Maxmillion Dunbar, Polo (Versions)

[Live At Robert Johnson]


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The past few years in dance music have suggested that no one can do house quite like Americans: no matter where your favorite contemporary house records were coming from, there’s a good chance their warm chords and reverent drum programming wouldn’t have been possible were it not for Detroit, Chicago, and New York. But while the steady stream of amazing records flowing out of Frankfurt institution Robert Johnson’s in-house label takes plenty of cues from vintage American sounds, the way they put it all together would never be confused for either “the real thing” or some weak, overly reverent simulacrum. It’s not that Live At Robert Johnson does something purely European; they, like the late Playhouse label whose spirit they’re so often credited with invoking, synthesize too many influences — and fresh ideas — to point in one single direction.

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Still, an American releasing on LARJ is likely to attract some attention, especially when the American in question, Maxmillion Dunbar (real name Andrew Field-Pickering), is likely to pique interest no matter who’s putting his stuff out. On records for labels like Ramp and L.I.E.S., Dunbar has let us into a dense and hazy yet highly ordered soundworld. Like Floating Points, perhaps Dunbar’s closest contemporary, the Maryland native can look over his shoulder into the past without slowing down his march into the future. His track “Polo,” the lead cut on last year’s Max Trax For World Peace 12″ on Future Times, was one of Dunbar’s most straightforward tunes — a restrained, slinky distillation of the Maxmillion Dunbar aesthetic tailor-made to get under your skin.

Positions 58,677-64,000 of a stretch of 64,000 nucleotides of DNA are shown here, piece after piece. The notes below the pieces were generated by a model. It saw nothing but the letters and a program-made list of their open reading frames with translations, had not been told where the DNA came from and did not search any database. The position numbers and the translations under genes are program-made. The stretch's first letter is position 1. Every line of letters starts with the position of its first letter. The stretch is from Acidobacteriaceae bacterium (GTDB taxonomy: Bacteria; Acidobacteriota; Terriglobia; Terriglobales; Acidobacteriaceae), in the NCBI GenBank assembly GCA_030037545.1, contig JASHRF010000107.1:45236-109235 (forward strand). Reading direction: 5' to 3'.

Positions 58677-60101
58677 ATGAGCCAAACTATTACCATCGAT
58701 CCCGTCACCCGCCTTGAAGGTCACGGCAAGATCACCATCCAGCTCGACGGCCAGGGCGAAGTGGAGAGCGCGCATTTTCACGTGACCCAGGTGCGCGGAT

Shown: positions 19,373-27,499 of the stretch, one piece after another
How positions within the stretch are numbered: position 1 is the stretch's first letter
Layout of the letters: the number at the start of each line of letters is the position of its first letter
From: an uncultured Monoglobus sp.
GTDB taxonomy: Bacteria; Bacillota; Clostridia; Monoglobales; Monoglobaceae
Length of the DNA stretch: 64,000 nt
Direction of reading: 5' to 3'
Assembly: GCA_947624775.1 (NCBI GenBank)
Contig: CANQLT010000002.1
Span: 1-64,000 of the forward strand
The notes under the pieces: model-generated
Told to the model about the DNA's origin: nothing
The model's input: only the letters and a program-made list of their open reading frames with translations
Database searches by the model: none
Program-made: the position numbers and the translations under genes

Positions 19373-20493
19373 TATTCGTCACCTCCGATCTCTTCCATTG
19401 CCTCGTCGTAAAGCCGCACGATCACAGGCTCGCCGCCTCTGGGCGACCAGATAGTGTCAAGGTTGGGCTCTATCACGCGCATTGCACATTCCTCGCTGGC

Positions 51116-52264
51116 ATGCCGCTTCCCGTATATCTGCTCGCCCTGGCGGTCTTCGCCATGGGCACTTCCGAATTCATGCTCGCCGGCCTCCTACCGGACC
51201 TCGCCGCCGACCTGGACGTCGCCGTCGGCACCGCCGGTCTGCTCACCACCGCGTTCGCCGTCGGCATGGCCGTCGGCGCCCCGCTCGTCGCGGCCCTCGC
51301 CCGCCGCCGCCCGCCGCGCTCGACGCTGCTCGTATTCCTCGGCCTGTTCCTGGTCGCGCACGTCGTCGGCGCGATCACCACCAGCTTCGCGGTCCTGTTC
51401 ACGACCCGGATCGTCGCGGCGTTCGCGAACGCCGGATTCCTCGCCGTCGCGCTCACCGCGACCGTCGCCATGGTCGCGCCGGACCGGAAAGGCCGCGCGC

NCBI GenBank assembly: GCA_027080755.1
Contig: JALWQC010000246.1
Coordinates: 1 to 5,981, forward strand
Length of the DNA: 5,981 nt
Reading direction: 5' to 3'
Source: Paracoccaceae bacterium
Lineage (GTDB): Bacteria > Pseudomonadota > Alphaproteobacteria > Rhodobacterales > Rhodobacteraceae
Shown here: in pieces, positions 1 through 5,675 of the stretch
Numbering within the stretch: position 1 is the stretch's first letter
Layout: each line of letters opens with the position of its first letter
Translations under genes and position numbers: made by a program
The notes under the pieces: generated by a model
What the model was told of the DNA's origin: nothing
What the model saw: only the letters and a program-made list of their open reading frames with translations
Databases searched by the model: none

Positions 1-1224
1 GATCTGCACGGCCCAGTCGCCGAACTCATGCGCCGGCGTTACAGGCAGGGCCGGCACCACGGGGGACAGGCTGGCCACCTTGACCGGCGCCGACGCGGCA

It also happened to sound like a dead ringer for LARJ; so despite its American pedigree, it’s really no surprise to see “Polo” reappearing on the label for a victory lap. For the A-side, Dunbar extends “Polo” to well over nine minutes, giving the original plenty of breathing room. For a track that’s suddenly so sprawling, “Polo” (Extended Mix) remains focused and tremendously on point, perhaps because the bulk of it hasn’t been futzed with. Rather than add some new twists and turns, the added intro and outro reveal “Polo” as a fine piece of music in its own right, regardless of whether it’s sitting in the mix. LARJ mainstay Lauer wouldn’t have had to do much to “Polo” to bring it into his corner, as the original’s subtle euphoria is already of a piece with his own work. Still, he finds plenty of room for personalization on his flipside remix, which perks up the beat and injects some extra bounce into the original’s bass line. Polo (Versions) may not be entirely new, but music this good is likely to sound fresh regardless, and the original’s reappearance likely to earn Maxmillion Dunbar plenty of new supporters. The release also portends another big year for Live At Robert Johnson, a label that continues to make setting the pace in contemporary house music look effortless.

tcb  on February 16, 2012 at 7:06 AM

beautiful

solomon  on March 12, 2012 at 10:43 AM

he is such a good poker player.

Trackbacks

Little White Earbuds February Charts | Little White Earbuds  on March 2, 2012 at 11:03 AM

[…] [Mute] 10. Geeeman, “Fire Extinguisher” [Clone Jack For Daze Series]Chris Miller 01. Maxmillion Dunbar, “Polo (Extended Version)” [Live At Robert Johnson] 02. Demdike Stare, “Dauerlinie” [Modern Love] 03. Shed, […]

TCB, Monogamie – Little White Earbuds  on October 17, 2013 at 12:01 AM

[…] At Robert Johnson, hitting just slightly left-of-center has been enough. Maximillion Dunbar’s Polo, Roman Fl├╝gel’s Cookie Dust, Benedikt Frey’s Running in Circles — they all fall […]

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